appear in other materials. such a:-, red ,ttld ,, hilt' limestone brt'ccia and anhydrite (Reisner I ll:.!:~· li~. tj9.1 0: \ 'andier d'Abbadie ' 9i2. cat. 564.). · r hr rno:-.t securely dat ed example · in Egypt rome fron ltnrnbs at ..;ite:-. such a-; Harageh , Dah hur, Rifeh and .\ h\ do~. suggesting a T,,·clfth Dvna. tv date ,Pct ric· ~~n7· 10 . pl. XXIX. tij7. G59 GG~1; B.· Aston , 9 ~+ t\ p!· It is not entire!) ckar when this shape \\Tilt out ol' production, although it srem:, likely that manuf'acturr continued into the Second Intc-r~ecli­ ate Period. as was the case with tht: ceramic example:. Some post-Twelfth Dyn ast~ w ·sels '' ere found in :\hydo~ T omb E:2:;h and Sedment Group 1300, a mixed clrpo..,it which may ha\'e been u ed as a dump for ~ Iiddle Kingdom and Second Intermediate Period matnial looted from other burials in the ccmetcr~ 1Pctrie and Brunton 1924a, 19). Several ridge-necked alabastra were also recO\·cred from burial~ in and around Tumulus III and I\' at Kerma, prohabl) dating to the latter Second Imermcdiate Period or early Eighteenth Dyna ty. while the shape appear~ briefly in ~ ew Kingdom tombs at Aniba ,Rei.-ncr 19'23. fig. 159.~ ':>g .t o; Laco\·ara 199 1, fig. sb-r; Steindorff I93i , pl. 9,).11. 20). The~e later occurrence raise the possibility that 0iubian sites either made cxtensi\'e use of earlier, probably looted material, or that their \\'Orkshops had adopted the ridged-neck alabastron into their repertoires and continued to produce it after manufacture had cea ed in ~ lidd.le and Lower Egypt. There are 15 ridge-necked alabastra found in the Le,·ant: all made from calcite. The type was quite well repre. ented in Syria, with two example'. found in the tombs at Ebla, four in the 'royal tombs' of Byhl o~ !Tomb~ IJ , \'l and IX) and another from Tomb L\"11 at Ras Shamra. Three additional examples ol' this t~1w \\err recently discovered in downtmvn Beirut AlB Bullet in :~8 .1 /2, tgg6, 23). The example. from Byhlos and Ra.:. Shamra were particularly notablt> for their large ize. with height ranging from 205 tu 5'25 mm. On.ly onf' ve el from the .-outhcm Levant was able to rival the. e: this was a calcite alaba tron found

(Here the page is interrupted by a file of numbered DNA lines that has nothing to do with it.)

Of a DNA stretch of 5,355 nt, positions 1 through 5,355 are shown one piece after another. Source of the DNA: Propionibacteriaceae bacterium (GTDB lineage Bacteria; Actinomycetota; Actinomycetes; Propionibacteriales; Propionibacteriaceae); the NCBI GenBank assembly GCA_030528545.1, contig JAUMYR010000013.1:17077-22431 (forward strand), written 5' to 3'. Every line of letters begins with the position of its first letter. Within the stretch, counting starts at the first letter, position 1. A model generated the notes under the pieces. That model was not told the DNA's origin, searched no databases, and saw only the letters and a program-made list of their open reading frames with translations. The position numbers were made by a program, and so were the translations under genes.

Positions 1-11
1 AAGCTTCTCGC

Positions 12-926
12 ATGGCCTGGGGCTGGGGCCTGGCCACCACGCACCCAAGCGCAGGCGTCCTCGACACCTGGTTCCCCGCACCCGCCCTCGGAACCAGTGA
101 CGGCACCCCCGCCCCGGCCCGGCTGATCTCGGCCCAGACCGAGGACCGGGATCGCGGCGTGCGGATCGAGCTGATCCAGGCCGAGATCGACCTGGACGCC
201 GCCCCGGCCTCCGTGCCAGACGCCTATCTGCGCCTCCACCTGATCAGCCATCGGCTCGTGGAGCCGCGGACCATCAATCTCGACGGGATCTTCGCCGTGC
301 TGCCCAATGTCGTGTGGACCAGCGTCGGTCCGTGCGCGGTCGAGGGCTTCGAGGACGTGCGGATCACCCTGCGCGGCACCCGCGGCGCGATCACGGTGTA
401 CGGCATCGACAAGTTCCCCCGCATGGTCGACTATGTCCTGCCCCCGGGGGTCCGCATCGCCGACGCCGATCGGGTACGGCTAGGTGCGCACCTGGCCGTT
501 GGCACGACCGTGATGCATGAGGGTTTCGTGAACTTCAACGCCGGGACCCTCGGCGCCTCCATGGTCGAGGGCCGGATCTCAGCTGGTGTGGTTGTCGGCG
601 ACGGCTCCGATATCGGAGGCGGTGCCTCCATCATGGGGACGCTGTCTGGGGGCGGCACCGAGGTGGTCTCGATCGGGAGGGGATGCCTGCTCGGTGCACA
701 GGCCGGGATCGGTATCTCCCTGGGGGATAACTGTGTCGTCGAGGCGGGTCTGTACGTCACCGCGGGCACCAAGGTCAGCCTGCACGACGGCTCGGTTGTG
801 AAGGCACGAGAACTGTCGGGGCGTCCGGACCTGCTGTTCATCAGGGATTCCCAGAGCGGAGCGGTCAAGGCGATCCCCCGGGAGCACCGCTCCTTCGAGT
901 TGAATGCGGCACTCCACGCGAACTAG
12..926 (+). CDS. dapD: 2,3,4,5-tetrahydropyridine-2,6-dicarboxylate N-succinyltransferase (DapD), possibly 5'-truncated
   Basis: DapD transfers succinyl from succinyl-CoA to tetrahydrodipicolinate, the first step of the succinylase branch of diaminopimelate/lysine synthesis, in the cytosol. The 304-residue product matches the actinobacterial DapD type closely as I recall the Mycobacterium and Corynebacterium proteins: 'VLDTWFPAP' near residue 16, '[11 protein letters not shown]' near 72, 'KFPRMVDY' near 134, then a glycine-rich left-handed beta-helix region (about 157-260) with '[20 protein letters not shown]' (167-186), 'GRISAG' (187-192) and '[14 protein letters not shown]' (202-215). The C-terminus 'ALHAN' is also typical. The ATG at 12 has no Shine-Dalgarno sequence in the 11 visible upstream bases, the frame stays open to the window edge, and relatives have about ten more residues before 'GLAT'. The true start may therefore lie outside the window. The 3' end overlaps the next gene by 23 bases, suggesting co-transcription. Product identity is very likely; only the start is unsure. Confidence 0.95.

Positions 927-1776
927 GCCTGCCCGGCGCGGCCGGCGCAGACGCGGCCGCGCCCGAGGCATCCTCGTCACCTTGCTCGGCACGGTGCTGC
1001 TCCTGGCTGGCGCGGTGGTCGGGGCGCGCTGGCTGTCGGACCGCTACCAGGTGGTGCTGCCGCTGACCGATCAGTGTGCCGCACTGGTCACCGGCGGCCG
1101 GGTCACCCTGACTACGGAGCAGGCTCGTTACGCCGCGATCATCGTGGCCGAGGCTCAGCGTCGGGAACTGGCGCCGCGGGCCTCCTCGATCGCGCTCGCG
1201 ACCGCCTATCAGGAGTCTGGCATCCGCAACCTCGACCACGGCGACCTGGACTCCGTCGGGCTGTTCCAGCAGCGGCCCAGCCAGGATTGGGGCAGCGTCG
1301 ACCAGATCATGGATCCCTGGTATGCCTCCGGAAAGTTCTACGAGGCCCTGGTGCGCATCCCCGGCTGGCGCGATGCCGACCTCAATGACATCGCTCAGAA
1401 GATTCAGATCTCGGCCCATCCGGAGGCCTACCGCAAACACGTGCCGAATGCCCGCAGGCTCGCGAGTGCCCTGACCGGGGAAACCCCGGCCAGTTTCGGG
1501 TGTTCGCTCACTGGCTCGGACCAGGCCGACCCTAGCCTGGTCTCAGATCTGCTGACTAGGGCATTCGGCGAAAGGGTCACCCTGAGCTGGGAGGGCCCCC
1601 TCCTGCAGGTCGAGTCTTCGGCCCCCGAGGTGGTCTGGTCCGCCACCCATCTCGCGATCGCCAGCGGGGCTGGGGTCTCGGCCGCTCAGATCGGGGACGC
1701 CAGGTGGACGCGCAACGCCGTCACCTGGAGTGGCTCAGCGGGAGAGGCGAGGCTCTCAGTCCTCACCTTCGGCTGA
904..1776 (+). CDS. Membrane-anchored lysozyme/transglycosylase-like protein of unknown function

l.J

in an i ·alated an· burial near ~ebi R ubin . \~hi h had a height of 15n mm '1661. Thi i · all the mort> note\vorthy becau-;c tht>.'C e-xample-. an· largn th n aUr urrf'ntly knowll ver:.ion. from Ep;ypt it..rlC ,,·hich tend to ran~e bet ween jU and 200 mm in heigh t. Such large-scale stone ,·essels are u:-.uall~ found in only th e wealthiest of bu rial ·. typically thosr of th royal famil) (e.g. El-Khouli 1994; Carter 1916: Winlock ' 9-tB). Thi - might . ugge:t that the LeYantine versions re-prr~entcd diplomatic gili. exchanged between the rulers of Egypt and the more important Syrian sta t e~ (for a similar example in Crete ...ce Warren 1969. PGo7). Howe\·cr, thi~ theory doc · not satisfactorily explain the ~cbi Rubin example. who e i ·alated context implie the burial place of a "ealthy prO\·incial rather than any member of a ruling Canaanite family. Perhaps it represents something more unusual. , uch as the burial place of a former city-go,·ernor ent into political exile (S. J. Bourke, per . comm . 1997). The remaining ridge-necked alaba ·tra were found at Bet h Shan. Lar hi. h. Gezer. ei:Jisr, Tell )Jagila and j ericho, \\'ith height · rangi ng bet\veen 94 and 148 mm. much closer to thr gem·ra.l size of those found in Egyvt. The ea rlie ·t occ urrences of these alaba:-.tra arc probably contemporary with the latn pan of the Twdfth Dyna. t) in Egyvt. \\'ith t'xamplt~ found in f..lBliA runt ext:-. at :\'ebi Rubin and Byblo · T omb. II and IX f154 157. 166). Howewr. there are ~orne . ugge~t ion that the Royal Tomb~ from B~ blo: may be neither .ls n trly or as homogenouo; as u'>ually claimed (Tufi1ell1 g6y; Devn ' 9iG. 11: Lilyquist 1993. -ti - +f). Certain!) the..: remain in ~ oc.:currtnct' of the" ,-es~els are all latt>r. with example. from .\IBIIB deposit. (158, 159. 162. 165,. .\lBIIC: 160 and Beth Shan T omb -tl, datin~ to the later .\1 BIJ C and t>arly Late Bronze .\ ge 1 153· Fig. B.i . .\ inglc exampl~ which ''a found in later LBII depo5it wa. probably an heirloom l1641.

3. 1.8.2 Conical alabrutra T ype 1: funn el- haped mouth rA:' quat·. \lxD > Ht 1B: 'regular·. \lxD = Ht IFig. 8.B) 1C: ·tall', \lxD < Ht

a t. 168 202

-~-

cat. 203 210

8

STl>~F. VE

T 'Pcn identified, based on the proftlc of the rim. Conical alabastra t)lJe 1 feature the funnd-mouth rim that is characteristic of the dropshaped and ridged-neck \Trsion ·. a fact \\·hich serve to underline the rclation::.hip between these three lorms (Fig. 8.8). T)'Pl' 2 arc distinguished by the presl'ncc of a broad Oat-toppl'd rim, \\·hich leads directly to a . u·ai,ght neck interior 1 ,Fig. 8.g). Thi represent s a c\c, ·dopmem from the prniou · f)lX' that ocl'u rred in E~vtian \\'Orkshops during the Eighteenth Dynasty. Conical ala bastra type 3 han· a collar rim and only slightly sloping lip interior, but are easily distingui ·heel by the , ·enical loop hancllt' attaclwd to tht· rim (Fig. 8. W J. The last l)VC include incomplete or poorly publisllf'd material \\·hen" the body belongs to tbi:-. class. but the t'xact rim t)lJe cannot be dl'IC!11lint:cl.

3. 1.8.2. 1 Conical alaba tra with funn el--;haped mouths

This group is defined by the" prt>sence of an off et neck and funnel-shaped mouth. It i rquivalent to Aston type q 7, a squat \ 'l'l. ion\ hich he dates from